The other woman in the trailer is a fictional character, played by Navjot Randhawa. She is somebody who has gone to Bombay to work in films and has come back because of the casting couch. She hangs around in hotels looking for film crews who come to shoot in Punjab. There are also actors who sing Chamkila’s songs.
The guy who is taking off his pants in the trailer is Lal Chand, a dholak player who was in Mehsampur on the day Chamkila was killed. Lal Chand survived, and got a bullet in his arm. For the sake of cinema, we changed the place of the bullet wound to his inner thigh. He was upset, he said, I have told so many people that I got shot in the arm, they are going to come after me. I told him to tell them that he is only acting out a role.
Since we were talking about the Khalistan movement, we met several people who had been tortured. We would meet 60-70 people in a day, and we could not connect with them after the first 10 stories. It became a kind of comedy – there would be people sitting under a peepul tree and telling you about a torture technique in which the police would stretch the legs and tear the thigh muscles. There would be 20 people who would remove their pants and show us their injuries. On the way back, I would listen to Chamkila’s music in the car. It would calm me down somehow, and it balanced the whole thing.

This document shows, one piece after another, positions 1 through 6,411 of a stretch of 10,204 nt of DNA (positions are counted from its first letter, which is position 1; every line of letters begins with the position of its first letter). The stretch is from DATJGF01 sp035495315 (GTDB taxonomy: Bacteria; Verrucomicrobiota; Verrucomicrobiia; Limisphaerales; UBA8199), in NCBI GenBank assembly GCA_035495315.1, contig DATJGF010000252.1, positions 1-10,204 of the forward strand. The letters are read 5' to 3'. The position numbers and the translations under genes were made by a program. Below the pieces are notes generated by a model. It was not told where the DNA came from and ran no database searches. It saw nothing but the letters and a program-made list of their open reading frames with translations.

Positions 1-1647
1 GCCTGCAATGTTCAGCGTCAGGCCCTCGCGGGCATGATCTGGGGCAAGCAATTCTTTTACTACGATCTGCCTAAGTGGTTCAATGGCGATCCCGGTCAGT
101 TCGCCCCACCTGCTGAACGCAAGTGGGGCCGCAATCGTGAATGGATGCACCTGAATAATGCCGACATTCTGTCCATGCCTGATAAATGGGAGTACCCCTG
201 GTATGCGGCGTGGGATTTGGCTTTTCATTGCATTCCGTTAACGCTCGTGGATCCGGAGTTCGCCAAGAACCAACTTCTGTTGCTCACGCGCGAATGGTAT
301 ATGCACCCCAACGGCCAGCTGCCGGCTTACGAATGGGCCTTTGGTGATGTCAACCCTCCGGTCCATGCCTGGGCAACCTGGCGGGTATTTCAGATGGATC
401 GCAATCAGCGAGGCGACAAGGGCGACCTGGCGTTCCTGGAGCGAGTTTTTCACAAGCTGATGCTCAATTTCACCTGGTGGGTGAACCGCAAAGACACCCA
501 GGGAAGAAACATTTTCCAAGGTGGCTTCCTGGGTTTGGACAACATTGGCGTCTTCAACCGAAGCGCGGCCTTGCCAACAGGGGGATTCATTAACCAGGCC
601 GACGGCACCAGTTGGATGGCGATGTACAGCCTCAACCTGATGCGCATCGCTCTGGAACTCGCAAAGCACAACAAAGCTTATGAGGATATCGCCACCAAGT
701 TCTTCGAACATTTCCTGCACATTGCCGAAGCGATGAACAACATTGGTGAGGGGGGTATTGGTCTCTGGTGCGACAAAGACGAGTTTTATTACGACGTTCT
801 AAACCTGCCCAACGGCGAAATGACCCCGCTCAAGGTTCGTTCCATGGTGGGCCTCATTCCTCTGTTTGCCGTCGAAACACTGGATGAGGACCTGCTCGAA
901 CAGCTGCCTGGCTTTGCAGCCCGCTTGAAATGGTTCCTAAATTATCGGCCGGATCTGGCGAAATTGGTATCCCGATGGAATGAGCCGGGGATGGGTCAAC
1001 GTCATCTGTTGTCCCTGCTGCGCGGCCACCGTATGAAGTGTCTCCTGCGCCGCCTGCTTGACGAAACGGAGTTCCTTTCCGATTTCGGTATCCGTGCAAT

There was no method because we were using mainly non-actors. Real people give out gold dust, and you have to be disruptive to extract that gold dust out of them. I developed relationships with each of my characters, and each of them understood what I was doing. But I anticipate that the film is going to be difficult for them to watch, it will shock them. I am not going anywhere near Punjab with this film.